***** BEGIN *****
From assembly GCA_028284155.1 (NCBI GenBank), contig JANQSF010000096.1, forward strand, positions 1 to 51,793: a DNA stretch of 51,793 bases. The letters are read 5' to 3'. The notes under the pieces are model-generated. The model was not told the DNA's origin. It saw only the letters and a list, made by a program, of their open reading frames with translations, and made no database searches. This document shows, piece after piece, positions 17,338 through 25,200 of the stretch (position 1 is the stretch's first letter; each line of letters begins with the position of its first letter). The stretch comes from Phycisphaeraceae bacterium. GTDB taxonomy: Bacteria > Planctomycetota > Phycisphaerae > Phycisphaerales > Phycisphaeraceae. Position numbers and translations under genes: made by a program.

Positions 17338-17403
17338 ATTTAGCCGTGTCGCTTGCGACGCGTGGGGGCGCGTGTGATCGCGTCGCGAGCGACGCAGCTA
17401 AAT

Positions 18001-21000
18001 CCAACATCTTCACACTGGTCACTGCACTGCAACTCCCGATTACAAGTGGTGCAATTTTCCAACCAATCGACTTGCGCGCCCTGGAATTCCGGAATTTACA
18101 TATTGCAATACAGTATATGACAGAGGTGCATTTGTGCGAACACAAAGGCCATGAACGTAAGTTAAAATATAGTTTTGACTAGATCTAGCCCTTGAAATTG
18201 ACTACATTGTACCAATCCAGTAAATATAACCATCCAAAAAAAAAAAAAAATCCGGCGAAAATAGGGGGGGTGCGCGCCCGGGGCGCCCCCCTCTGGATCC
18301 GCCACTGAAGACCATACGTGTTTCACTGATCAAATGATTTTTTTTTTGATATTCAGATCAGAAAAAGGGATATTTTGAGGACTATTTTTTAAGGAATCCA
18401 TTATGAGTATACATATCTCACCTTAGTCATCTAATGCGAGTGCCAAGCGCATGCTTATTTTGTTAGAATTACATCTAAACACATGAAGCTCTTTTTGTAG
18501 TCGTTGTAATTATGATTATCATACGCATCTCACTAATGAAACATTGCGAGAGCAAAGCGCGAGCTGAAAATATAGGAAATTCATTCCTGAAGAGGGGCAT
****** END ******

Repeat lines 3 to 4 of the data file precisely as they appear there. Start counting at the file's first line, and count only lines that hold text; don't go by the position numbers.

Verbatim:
17338 ATTTAGCCGTGTCGCTTGCGACGCGTGGGGGCGCGTGTGATCGCGTCGCGAGCGACGCAGCTA
17401 AAT